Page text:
Pure programming knowledge is not enough

I’m short-sighted. The degree of blurriness isn’t terrible, so I can still make do without glasses. When I first started working, I thought working with computers the whole day warrants the wearing of glasses, so I got myself a pair. Turns out to be more trouble than it’s worth…

Eyeglasses
[image by Gene Chutka]

Anyway, I found out about it when I was in university, when I couldn’t see the notes on the projector screen or on the board properly. I’d have to sit in the first 3 rows if the words were to be clear. But the first 3 rows were occupied by uhm, zealous students, so I took seats slightly further away.

Since I couldn’t see much of the notes, I squinted. To forestall some of the obvious questions, no, vanity had nothing to do with not wearing glasses. Glasses were expensive, and so were contact lenses. And they’re really troublesome to wear on a regular basis. So yeah, no glasses.

To compensate for my “loss” of sight, my other abilities stepped up to take on the responsibility. After 2 and a half years of serving the nation (National Service in Singapore), I was suddenly very productive. I paid better attention to the lecturer. I listened carefully.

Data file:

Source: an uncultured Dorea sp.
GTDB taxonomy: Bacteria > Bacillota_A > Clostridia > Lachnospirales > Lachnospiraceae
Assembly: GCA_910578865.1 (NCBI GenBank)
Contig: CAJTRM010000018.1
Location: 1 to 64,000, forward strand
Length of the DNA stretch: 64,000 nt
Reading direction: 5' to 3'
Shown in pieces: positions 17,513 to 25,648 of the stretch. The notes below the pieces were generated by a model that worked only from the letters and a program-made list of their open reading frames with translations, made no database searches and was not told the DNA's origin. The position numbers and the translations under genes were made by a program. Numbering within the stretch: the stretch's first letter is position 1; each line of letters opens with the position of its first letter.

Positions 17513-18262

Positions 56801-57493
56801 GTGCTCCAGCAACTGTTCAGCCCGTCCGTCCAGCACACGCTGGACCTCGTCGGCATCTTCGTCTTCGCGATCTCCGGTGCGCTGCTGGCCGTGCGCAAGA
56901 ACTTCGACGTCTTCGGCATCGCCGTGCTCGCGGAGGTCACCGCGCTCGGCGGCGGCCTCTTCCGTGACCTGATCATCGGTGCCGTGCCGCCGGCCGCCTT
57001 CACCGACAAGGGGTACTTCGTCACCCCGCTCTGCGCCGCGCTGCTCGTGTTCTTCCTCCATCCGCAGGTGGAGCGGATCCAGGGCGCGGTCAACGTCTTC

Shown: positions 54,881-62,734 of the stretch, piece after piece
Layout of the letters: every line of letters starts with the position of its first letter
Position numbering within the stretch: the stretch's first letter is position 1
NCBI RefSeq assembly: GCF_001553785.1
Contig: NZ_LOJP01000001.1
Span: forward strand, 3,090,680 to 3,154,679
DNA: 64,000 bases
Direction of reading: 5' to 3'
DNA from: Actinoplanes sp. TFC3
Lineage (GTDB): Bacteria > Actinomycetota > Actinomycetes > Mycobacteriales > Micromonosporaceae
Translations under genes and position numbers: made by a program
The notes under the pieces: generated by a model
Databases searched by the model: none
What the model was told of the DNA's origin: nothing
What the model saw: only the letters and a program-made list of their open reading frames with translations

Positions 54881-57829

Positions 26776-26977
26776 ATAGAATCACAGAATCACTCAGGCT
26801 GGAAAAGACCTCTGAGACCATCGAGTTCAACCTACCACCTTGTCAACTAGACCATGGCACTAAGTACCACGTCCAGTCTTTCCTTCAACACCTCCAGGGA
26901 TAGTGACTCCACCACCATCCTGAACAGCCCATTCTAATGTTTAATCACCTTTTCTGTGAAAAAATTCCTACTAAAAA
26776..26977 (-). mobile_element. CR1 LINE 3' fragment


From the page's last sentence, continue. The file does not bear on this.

Since I can’t see very well, I got context from surrounding words. My language skills helped a lot, filling in grammar, spelling and sentence structure. In both proper and “broken” English no less. I was studying math, and my math background helped in making sense of the symbols and the esoteric language used, filling in gaps where my language skills were useless.

With perseverance, lots of context filling (from language and math), I got most of the lesson. I actually took very little notes, since I couldn’t copy them fast enough anyway. I opted instead to understand what the lecturer was teaching and try to quickly absorb them.

I’m not so much concerned with seeing the words correctly, but interpreting them correctly.

The squinting… Now the squinting seemed to blur the words even more. But I saw the words more “clearly”. It’s like holding a picture close to your face. It’s blur, and you can’t make out anything. Take it further away and you can see the picture. It’s something like that. I needed to “blurrify” the words so they became meant for far viewing in my case. Sort of like Nazca Lines.